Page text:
First Gear | Eyes And Ears

posted on May 1, 2016

Some are too heavy, some too uncomfortable. Some work well, some not at all. Some you fall in love with, others you can’t get rid of quickly enough. 

Like ’em or hate ’em, though, if you are headed out for a day at the range—and plan to be able to see and hear well into your golden years—eye and ear protection are mandatory safety equipment that simply cannot be overlooked. 

We recently gave a new pair of shooting glasses and a new set of hearing protection devices a whirl. Here’s what we found. 

Revision Hellfly 

Sure, we have plenty of shooting glasses in our bag when we head for the range. And sure, we’ve narrowed our favorites down to very few models. But when the folks from Revision Military asked if we wanted to try out a pair of their new Hellfly shooting glasses, we had a couple of good reasons to say yes. 

First, they make research-driven, battle-proven eyewear used by some in the U.S. military, and there’s something to be said for that fact. Second, the rep mentioned that the Hellflies were photochromic—a definite plus. If you’re unfamiliar with the term, it means the lenses get lighter or darker depending on the lighting conditions. So when it is bright outside, they get very dark. But when it gets cloudy, they’ll automatically lighten up. That means no more having to repeatedly change lenses on days when the weather can’t decide whether to be sunny or cloudy. 

The Hellflies have a host of nifty features, including MIL-PRF -31013 impact protection; wraparound design; 100-percent UV protection; adjustable nose piece; and optical grade polycarbonate lenses to guarantee distortion-free vision while at the range.

We took them with us to SHOT Show in Las Vegas, and wore them for six or seven hours at Media Day at the Range. That was enough for us to know that there were a lot of things about them we really like. 

First, the photochromic feature is definitely a positive, and probably what we liked best about the glasses. Media Day was one of those days when bright sunlight changed to clouds and vice versa, and the lenses changed nicely to adapt to the conditions. They were also extremely comfortable, as glasses should be if you are going to wear them for more than just a few hours. They’re also quite sturdy—a trait you often don’t find in comfortable shooting glasses. 

The only downside is that we don’t think they are the most attractive shooting glasses we’ve ever worn. Then again, we’ve been told we’re no sight for sore eyes, either, so does that really make that much difference? Besides, since Hellflies come in other frames and cover, this is really a non-issue. 

The Hellfly photochromic shooting glasses come with a cleaning cloth and hard storage case and can be ordered from Optics Planet for just under $100. That seems like a bargain to us. 

Etymotic GunSport-PRO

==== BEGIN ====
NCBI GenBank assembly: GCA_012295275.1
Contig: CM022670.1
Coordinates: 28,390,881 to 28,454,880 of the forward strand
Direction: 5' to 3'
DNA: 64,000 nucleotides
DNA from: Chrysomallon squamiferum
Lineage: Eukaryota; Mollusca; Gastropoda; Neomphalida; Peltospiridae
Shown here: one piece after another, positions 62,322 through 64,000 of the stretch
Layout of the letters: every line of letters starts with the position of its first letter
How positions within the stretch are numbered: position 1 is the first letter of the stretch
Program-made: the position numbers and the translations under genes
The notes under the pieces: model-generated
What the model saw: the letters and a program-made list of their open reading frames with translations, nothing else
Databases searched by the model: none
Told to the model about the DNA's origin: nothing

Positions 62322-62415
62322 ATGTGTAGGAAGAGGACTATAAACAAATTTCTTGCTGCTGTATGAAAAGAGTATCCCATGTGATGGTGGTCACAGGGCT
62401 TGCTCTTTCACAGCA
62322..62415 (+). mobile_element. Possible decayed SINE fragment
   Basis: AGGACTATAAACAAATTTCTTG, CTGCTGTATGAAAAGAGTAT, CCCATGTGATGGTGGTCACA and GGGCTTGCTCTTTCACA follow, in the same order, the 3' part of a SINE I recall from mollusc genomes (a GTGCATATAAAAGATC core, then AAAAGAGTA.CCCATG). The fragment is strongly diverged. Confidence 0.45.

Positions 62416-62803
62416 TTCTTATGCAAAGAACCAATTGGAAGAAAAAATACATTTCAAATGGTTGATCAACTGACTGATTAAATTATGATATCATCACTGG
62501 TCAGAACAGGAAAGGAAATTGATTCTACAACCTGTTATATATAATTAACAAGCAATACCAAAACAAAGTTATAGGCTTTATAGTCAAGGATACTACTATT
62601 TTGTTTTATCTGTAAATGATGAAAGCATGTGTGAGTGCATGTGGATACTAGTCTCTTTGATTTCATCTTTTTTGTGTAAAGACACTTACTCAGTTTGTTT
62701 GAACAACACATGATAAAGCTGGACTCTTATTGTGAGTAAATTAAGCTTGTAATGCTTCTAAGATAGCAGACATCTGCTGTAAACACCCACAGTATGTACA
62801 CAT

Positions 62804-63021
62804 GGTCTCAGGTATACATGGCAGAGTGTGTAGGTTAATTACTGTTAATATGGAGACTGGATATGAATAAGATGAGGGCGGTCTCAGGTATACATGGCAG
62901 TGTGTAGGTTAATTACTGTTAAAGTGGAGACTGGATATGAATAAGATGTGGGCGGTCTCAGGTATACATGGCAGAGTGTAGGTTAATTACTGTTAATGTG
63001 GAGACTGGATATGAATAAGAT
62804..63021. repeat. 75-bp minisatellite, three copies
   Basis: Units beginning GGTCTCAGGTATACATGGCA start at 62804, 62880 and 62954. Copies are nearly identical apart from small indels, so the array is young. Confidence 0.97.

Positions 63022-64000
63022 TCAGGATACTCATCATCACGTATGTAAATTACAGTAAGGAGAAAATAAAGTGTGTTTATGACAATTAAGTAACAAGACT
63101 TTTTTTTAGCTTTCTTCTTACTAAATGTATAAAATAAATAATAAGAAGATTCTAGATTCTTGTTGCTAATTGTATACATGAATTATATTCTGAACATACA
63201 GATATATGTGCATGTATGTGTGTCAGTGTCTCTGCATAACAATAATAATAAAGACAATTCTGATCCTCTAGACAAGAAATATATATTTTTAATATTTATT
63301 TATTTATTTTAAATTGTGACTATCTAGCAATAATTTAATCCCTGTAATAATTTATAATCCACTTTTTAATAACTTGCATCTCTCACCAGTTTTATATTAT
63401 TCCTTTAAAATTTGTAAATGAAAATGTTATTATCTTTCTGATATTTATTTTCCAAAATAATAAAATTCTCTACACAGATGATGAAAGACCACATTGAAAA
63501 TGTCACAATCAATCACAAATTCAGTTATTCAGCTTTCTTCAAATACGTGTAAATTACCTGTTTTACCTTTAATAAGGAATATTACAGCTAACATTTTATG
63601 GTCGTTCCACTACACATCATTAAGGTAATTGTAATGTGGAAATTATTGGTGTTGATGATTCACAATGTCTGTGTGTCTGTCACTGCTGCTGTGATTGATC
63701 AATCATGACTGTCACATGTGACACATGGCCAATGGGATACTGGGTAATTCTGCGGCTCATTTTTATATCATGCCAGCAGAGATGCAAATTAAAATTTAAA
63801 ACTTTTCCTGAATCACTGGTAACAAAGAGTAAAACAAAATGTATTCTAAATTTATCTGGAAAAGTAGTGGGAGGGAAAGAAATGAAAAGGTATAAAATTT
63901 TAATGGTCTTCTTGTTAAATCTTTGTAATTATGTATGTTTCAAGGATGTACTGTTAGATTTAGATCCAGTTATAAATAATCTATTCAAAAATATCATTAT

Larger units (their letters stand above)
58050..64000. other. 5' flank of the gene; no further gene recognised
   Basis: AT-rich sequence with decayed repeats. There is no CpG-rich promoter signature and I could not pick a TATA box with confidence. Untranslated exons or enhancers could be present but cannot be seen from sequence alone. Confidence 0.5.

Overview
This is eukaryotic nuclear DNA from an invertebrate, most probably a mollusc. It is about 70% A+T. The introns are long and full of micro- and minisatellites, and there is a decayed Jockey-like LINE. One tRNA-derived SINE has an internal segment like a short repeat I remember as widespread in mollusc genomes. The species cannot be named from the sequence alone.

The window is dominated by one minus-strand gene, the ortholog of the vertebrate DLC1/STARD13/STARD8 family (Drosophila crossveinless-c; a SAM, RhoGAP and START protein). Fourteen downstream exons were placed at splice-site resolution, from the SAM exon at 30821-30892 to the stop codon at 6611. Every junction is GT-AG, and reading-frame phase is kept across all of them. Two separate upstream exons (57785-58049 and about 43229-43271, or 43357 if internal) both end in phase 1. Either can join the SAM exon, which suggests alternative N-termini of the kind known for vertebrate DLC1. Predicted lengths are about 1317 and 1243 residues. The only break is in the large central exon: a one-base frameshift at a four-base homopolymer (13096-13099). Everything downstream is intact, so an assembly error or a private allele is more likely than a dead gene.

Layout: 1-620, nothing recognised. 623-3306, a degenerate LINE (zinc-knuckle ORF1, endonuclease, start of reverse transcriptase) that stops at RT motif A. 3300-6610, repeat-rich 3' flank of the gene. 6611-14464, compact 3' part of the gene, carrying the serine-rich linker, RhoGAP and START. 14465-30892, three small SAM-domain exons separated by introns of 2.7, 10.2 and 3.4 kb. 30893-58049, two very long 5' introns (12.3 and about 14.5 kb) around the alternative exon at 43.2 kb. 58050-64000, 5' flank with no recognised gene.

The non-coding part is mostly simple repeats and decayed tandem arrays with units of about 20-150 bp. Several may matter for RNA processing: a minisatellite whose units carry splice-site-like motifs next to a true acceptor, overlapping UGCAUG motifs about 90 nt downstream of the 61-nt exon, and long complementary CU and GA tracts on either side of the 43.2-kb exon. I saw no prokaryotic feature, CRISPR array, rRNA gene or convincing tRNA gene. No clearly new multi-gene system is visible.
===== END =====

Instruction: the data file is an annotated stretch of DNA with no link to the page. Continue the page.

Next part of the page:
Ear protection is much like eye protection—we’ve tried a bunch, liked a few and hated more than a few for a variety of reasons. But we’re always willing to try one we’re not yet familiar with. You never know when you’ll find that magic set that finally meet your every need. 

That’s why we found ourselves sporting a pair of Etymotic GunSport-PRO plugs along with our Hellfly glasses at Media Day at the Range. And we weren’t disappointed with these, either. 

The GSP-15 earplugs we tried allow natural hearing when no background noise is present and gradually reduce unsafe loud, continuous noise from vehicles, machinery or gunfire. When activated (there is a handy switch, unlike some other brands), sound is amplified up to five times for enhanced hearing. 

These GunSport-Pro earplugs, unlike some others we have tried, are very comfortable, and the reason is the selection of ACCU-Fit tips supplied with the unit. The package includes small and large three-flange tips with short stems; small and large here-flange tips with long stems; small and large foam tips; and our favorite, a simple 8-11 mm glider tip. 

We wore these for several hours at range day before finally putting them away and double-plugging with phone plugs and a headset. A constant barrage of fast fire, much of it with fairly heavy weapons, put a little too much load on the GunSport-Pros, just as it would with any other electronic plugs. 

Upon returning home, a couple of range trips with more normal firing proved the plugs to be good to go. We’ve worn them several times since then, always with fine results—and with no apparent hearing damage (and that’s a good thing!). 

Along with the plugs and wide variety of different tips, the GunSport-Pro package includes a flexible neck cord, ACCU-Filters and filter tools, a cleaning tool, batteries and a protective case, which makes losing them a lot more difficult.

The Etymotic GunSport-Pro earplugs retail for about $299—a quite reasonable price considering the value of good hearing.


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